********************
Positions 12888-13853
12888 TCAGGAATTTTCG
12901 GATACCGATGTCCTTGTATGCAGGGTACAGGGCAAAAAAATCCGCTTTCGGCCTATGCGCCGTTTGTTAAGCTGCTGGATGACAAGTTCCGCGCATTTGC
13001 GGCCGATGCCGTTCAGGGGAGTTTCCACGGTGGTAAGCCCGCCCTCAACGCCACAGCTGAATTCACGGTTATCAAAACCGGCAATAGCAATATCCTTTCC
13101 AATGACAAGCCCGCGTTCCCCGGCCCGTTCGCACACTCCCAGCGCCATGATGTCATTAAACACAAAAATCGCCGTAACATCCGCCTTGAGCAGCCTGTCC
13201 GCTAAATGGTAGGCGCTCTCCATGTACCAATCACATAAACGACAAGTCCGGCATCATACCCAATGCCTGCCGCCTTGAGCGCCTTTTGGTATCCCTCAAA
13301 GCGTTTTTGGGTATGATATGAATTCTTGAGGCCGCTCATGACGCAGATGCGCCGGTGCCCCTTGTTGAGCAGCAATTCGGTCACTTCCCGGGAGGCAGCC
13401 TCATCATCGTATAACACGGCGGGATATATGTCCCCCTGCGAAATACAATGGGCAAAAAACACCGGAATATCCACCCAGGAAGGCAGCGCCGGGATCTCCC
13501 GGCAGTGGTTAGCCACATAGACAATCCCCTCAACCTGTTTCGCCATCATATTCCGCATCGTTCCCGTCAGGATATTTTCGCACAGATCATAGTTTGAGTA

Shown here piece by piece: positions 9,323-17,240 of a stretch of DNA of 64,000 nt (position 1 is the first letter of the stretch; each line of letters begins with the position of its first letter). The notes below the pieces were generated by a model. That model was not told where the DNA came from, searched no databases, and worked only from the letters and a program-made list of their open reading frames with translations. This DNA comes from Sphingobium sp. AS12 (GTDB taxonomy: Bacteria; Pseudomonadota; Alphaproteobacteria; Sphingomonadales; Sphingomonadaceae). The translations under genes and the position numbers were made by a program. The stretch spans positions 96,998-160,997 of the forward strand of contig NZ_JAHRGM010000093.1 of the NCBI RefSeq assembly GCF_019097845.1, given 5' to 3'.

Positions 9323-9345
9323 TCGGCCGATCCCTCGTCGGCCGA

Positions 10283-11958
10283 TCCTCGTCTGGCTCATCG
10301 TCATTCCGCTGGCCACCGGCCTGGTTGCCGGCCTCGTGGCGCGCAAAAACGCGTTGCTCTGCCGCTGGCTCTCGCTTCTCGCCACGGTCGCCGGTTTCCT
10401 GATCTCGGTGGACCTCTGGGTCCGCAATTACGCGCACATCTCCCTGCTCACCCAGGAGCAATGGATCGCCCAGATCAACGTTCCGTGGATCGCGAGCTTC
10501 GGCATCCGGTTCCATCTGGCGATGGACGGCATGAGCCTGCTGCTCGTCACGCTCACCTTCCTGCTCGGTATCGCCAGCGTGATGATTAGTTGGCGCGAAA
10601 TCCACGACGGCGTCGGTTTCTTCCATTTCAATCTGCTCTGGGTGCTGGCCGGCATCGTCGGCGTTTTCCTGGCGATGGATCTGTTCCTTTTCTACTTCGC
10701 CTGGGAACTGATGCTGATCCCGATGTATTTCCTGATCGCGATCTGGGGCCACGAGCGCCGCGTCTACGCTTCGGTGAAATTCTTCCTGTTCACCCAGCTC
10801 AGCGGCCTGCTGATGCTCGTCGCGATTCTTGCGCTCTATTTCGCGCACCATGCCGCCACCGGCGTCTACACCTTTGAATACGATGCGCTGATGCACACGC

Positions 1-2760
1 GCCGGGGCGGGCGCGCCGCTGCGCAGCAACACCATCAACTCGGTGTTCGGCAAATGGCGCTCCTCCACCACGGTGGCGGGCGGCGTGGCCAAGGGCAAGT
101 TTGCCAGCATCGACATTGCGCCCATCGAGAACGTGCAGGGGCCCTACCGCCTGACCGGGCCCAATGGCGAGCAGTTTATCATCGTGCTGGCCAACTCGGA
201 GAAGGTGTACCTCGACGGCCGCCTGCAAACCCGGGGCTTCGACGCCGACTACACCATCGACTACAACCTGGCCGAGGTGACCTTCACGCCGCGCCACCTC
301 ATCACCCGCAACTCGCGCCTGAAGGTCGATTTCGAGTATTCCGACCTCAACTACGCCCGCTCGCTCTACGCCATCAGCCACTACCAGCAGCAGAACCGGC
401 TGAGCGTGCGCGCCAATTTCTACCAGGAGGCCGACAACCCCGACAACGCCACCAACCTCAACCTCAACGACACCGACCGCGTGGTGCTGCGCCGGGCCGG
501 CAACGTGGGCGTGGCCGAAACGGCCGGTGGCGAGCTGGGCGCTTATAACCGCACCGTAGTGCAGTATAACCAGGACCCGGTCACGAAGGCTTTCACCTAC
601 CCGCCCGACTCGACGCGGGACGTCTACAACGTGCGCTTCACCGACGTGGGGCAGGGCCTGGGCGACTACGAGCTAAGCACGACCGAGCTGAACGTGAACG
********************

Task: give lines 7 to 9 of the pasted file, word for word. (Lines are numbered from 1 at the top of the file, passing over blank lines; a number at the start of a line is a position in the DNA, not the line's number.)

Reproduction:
13301 GCGTTTTTGGGTATGATATGAATTCTTGAGGCCGCTCATGACGCAGATGCGCCGGTGCCCCTTGTTGAGCAGCAATTCGGTCACTTCCCGGGAGGCAGCC
13401 TCATCATCGTATAACACGGCGGGATATATGTCCCCCTGCGAAATACAATGGGCAAAAAACACCGGAATATCCACCCAGGAAGGCAGCGCCGGGATCTCCC
13501 GGCAGTGGTTAGCCACATAGACAATCCCCTCAACCTGTTTCGCCATCATATTCCGCATCGTTCCCGTCAGGATATTTTCGCACAGATCATAGTTTGAGTA